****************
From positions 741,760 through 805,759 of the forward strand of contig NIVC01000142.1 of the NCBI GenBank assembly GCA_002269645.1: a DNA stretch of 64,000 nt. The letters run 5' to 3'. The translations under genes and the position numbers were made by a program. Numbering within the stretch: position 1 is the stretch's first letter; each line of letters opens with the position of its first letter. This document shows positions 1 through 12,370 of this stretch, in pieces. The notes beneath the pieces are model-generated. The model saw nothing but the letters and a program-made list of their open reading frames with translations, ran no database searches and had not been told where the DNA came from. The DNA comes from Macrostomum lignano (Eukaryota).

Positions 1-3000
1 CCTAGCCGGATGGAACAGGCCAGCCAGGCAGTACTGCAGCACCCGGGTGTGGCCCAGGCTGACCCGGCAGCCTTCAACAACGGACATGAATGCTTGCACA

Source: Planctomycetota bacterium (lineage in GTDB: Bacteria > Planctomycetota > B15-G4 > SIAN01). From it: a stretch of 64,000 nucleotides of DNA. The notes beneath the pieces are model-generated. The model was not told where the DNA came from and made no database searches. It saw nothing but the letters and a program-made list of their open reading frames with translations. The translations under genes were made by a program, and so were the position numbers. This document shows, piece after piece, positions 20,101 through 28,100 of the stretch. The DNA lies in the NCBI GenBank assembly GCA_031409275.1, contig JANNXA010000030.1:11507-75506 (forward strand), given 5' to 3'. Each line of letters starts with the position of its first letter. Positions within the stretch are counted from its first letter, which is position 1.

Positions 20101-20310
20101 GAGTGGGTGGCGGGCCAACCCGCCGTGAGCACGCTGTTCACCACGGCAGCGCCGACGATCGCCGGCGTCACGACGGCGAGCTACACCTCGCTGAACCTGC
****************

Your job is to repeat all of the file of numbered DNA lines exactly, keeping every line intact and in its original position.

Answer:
From positions 741,760 through 805,759 of the forward strand of contig NIVC01000142.1 of the NCBI GenBank assembly GCA_002269645.1: a DNA stretch of 64,000 nt. The letters run 5' to 3'. The translations under genes and the position numbers were made by a program. Numbering within the stretch: position 1 is the stretch's first letter; each line of letters opens with the position of its first letter. This document shows positions 1 through 12,370 of this stretch, in pieces. The notes beneath the pieces are model-generated. The model saw nothing but the letters and a program-made list of their open reading frames with translations, ran no database searches and had not been told where the DNA came from. The DNA comes from Macrostomum lignano (Eukaryota).

Positions 1-3000
1 CCTAGCCGGATGGAACAGGCCAGCCAGGCAGTACTGCAGCACCCGGGTGTGGCCCAGGCTGACCCGGCAGCCTTCAACAACGGACATGAATGCTTGCACA

Source: Planctomycetota bacterium (lineage in GTDB: Bacteria > Planctomycetota > B15-G4 > SIAN01). From it: a stretch of 64,000 nucleotides of DNA. The notes beneath the pieces are model-generated. The model was not told where the DNA came from and made no database searches. It saw nothing but the letters and a program-made list of their open reading frames with translations. The translations under genes were made by a program, and so were the position numbers. This document shows, piece after piece, positions 20,101 through 28,100 of the stretch. The DNA lies in the NCBI GenBank assembly GCA_031409275.1, contig JANNXA010000030.1:11507-75506 (forward strand), given 5' to 3'. Each line of letters starts with the position of its first letter. Positions within the stretch are counted from its first letter, which is position 1.

Positions 20101-20310
20101 GAGTGGGTGGCGGGCCAACCCGCCGTGAGCACGCTGTTCACCACGGCAGCGCCGACGATCGCCGGCGTCACGACGGCGAGCTACACCTCGCTGAACCTGC